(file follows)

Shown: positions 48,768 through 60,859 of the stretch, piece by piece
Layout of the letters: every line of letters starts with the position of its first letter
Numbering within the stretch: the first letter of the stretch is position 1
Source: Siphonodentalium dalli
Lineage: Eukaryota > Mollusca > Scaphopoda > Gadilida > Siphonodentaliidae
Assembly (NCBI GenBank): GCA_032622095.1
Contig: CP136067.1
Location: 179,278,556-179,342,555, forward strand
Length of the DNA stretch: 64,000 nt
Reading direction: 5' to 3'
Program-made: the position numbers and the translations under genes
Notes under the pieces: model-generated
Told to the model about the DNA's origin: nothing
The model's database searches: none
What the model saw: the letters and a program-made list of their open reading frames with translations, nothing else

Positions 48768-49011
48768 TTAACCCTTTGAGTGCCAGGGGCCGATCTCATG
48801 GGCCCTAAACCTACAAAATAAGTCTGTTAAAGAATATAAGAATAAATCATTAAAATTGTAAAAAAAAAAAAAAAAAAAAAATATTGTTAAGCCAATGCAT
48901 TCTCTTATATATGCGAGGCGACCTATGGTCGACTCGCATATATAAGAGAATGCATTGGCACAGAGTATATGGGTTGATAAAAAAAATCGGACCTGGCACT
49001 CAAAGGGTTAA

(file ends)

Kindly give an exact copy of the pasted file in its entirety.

Shown: positions 48,768 through 60,859 of the stretch, piece by piece
Layout of the letters: every line of letters starts with the position of its first letter
Numbering within the stretch: the first letter of the stretch is position 1
Source: Siphonodentalium dalli
Lineage: Eukaryota > Mollusca > Scaphopoda > Gadilida > Siphonodentaliidae
Assembly (NCBI GenBank): GCA_032622095.1
Contig: CP136067.1
Location: 179,278,556-179,342,555, forward strand
Length of the DNA stretch: 64,000 nt
Reading direction: 5' to 3'
Program-made: the position numbers and the translations under genes
Notes under the pieces: model-generated
Told to the model about the DNA's origin: nothing
The model's database searches: none
What the model saw: the letters and a program-made list of their open reading frames with translations, nothing else

Positions 48768-49011
48768 TTAACCCTTTGAGTGCCAGGGGCCGATCTCATG
48801 GGCCCTAAACCTACAAAATAAGTCTGTTAAAGAATATAAGAATAAATCATTAAAATTGTAAAAAAAAAAAAAAAAAAAAAATATTGTTAAGCCAATGCAT
48901 TCTCTTATATATGCGAGGCGACCTATGGTCGACTCGCATATATAAGAGAATGCATTGGCACAGAGTATATGGGTTGATAAAAAAAATCGGACCTGGCACT
49001 CAAAGGGTTAA